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Bridgestone is the world’s largest tyre and rubber group. It sells $40bn worth of round rubber every year in 150 countries and has a staff of 138,000.

The boss is Shuichi Ishibashi, 66, and his office is in a very nice building in downtown Tokyo not far from Ginza. The company’s mission is “Serving Society with Superior Quality”.

Mimili Anangu School is one of the world’s smallest and most remote schools. It teaches 60 Anangu kids of all ages and has a staff of 10. The boss is Erin McQuade and her office is in Mimili on an unsealed road about 1300km from Adelaide. The school’s mission is “Stand Strong and Proud”. Not surprisingly, staff find working at Mimili challenging and overwhelmingly rewarding.

One of those staff is 22-year-old Caitlin Young, who decided to give up the airconditioned comforts of teaching middle class students in Adelaide for the overwhelmingly rewarding job of teaching in a school where the induction includes a working with children experiencing trauma course, under­standing Anangu culture and a four-wheel drive course.

Given the nearest big night out is 645km north to Alice Springs or another 1496km to Darwin, the 4WD course is a must, as is Caitlin’s Mitsubishi Pajero. In March, she took the Pajero into the Bridgestone Service Centre on the Stuart Highway for a new tyre. She paid $350 for one of Bridgestone’s legendary 4WD tyres, the Desert Dueller. Equally at home off and on the road, it makes sure your light commercial or recreational vehicle is never far from adventure.

Well, Bridgestone was right about the adventure. A week ago the Desert Dueller (DD) blew out on her way to Darwin. If you’ve driven up there you know a blowout at speed can rapidly become a fatal adventure. She pulled into Beaurepaires in Winnelli (a suburb of Darwin) who looked at the DD and said this is a tyre with experience. In fact, Shuichi Ishibashi and the team (‘Serving Society with Superior Quality”) had made the DD in the 42nd week of 2009. (I’ve seen the photo and if that’s the tyre, that’s when it was made.)

It’s hard to kick up a real fuss from Mimili, so Mum in Adelaide has been on the job. You know what’s coming don’t you? Bridgestone’s South Australian rep fobbed her off to Shuichi’s Territory rep, George Kulyn, who Mum tells me suggested it is not illegal to sell nine-year-old tyres and this is an acceptable practice. While the family has the bank statement as proof of purchase, strangely enough the good burghers in Alice didn’t give a receipt and when requested one could not be found at the store. On Wednesday, Bridgestone texted to say the store manager would be getting back to them in the next week or two.

I emailed Bridgestone PR ­people in Adelaide asking if they could help young Caitlin out.

Mr Bridgestone PR replied: “Now that we have looked into this case, we would like to provide the following clarity. We still do not have all the answers yet, but we believe it is unusual that a store would have fitted a tyre of this age – especially given that this is one of our fastest-moving tyre sizes. Potentially, this could have been a spare tyre of the same brand given it seems that all tyres were removed. In the event that findings show that the licenced location has fitted an aged tyre, we will reimburse the customer for their expenses, as this would be against our policy.” Well, Shuichi would be proud.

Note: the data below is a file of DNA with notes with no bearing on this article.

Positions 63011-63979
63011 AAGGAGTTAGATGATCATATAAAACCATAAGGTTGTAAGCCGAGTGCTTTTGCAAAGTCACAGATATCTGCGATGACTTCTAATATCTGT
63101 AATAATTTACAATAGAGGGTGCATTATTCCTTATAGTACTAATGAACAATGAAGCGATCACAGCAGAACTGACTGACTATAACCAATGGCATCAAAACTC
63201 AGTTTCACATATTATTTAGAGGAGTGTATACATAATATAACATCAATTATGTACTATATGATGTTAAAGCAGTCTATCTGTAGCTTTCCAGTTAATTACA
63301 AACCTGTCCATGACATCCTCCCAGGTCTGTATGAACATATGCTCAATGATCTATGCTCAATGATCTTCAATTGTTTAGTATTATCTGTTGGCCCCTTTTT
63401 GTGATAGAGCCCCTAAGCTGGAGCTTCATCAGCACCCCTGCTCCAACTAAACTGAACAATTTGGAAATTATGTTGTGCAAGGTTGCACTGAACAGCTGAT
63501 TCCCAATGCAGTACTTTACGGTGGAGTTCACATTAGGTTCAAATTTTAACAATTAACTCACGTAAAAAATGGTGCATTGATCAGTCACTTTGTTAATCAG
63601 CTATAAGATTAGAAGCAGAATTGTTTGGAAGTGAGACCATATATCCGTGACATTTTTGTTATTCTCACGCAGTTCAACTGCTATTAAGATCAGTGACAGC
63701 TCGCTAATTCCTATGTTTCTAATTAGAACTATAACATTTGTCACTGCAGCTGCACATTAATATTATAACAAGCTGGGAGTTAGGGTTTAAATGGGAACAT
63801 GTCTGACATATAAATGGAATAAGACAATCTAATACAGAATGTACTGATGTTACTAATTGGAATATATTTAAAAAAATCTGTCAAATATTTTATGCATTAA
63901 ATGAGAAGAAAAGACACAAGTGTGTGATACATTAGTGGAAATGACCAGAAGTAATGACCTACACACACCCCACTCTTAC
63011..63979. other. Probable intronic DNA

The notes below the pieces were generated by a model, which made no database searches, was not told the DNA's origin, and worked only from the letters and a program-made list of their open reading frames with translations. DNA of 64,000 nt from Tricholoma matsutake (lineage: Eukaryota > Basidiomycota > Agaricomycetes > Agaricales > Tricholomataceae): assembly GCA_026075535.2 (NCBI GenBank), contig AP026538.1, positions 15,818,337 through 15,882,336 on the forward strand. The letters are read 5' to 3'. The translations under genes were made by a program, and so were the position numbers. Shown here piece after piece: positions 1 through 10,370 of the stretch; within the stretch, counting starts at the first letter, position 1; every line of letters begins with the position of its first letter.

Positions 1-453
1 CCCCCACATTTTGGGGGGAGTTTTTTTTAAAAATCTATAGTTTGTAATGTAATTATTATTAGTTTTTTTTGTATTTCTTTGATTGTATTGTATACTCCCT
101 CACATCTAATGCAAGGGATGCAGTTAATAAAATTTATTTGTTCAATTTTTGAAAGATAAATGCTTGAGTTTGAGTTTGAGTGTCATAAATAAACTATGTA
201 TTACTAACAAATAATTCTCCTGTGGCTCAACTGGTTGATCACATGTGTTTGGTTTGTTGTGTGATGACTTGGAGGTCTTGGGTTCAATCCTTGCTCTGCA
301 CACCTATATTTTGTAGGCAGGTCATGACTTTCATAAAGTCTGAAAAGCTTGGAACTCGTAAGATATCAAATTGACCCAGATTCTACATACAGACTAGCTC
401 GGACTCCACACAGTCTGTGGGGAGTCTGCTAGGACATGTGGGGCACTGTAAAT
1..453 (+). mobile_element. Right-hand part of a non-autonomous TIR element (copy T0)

When you’re turning over $40bn a year, $340 is not a lot of money. It’s the price of a bottle of 2016 Château Takeda Chardonnay at L’effervescence, the best French restaurant in Tokyo. But it’s a lot to a young Australian woman doing something great for our Aboriginal people. Anyway, there’s a happy ending. The old bloke and I had a whip round at the Kensi last night and we’re sending Caitlin’s mum $340 in loose change and a gift pack of Cooper’s DIY Off the Beaten Track Session XPA, which makes 24 litres of pale gold or enough for two nights at Mick’s workshop at Stepney.

There’s two guaranteed ways to make your car worth twice what you paid for it. One: say Steve McQueen owned, drove or looked at it. Two: say it was in a James Bond movie. Our friends at US insurance firm Hagerty say “just an association with the spy franchise is enough to make car values soar”.

“Our valuation analysts compared the values of real Bond cars which were used during the production of the famous films to the prices of standard examples of the same model and found that a starring role in a James Bond movie added on average over 1000 per cent to the value of a car.”

The biggest value boost is the 1977 Lotus Esprit S1 known as “Wet Nellie” that starred in the 1977 movie The Spy Who Loved Me. RM Sotheby sold it for $1.4m, “a huge 4908 per cent mark-up over the standard Hagerty Price Guide value of the model at the time. Lost after filming, it was rediscovered in a New York storage container in 1989, having been sold for $100 in a blind auction to the next lucky owners.”

RM Sotheby billed The Thunderball/Goldfinger 1956 Aston Martin DB5 as “the most famous car in the world”. It sold just for $9m, a mark-up of 759 per cent over a standard DB5. A similar DB5 used as a stunt car in Golden Eye was sold by Bonhams for only $3.5m, just over three times the value of a standard. Bond’s ordinary 1974 AMC Hornet that did the corkscrew Astro Spiral jump in The Man with the Golden Gun sold by RM for $110,000 – 1600 per cent over the value of a standard.

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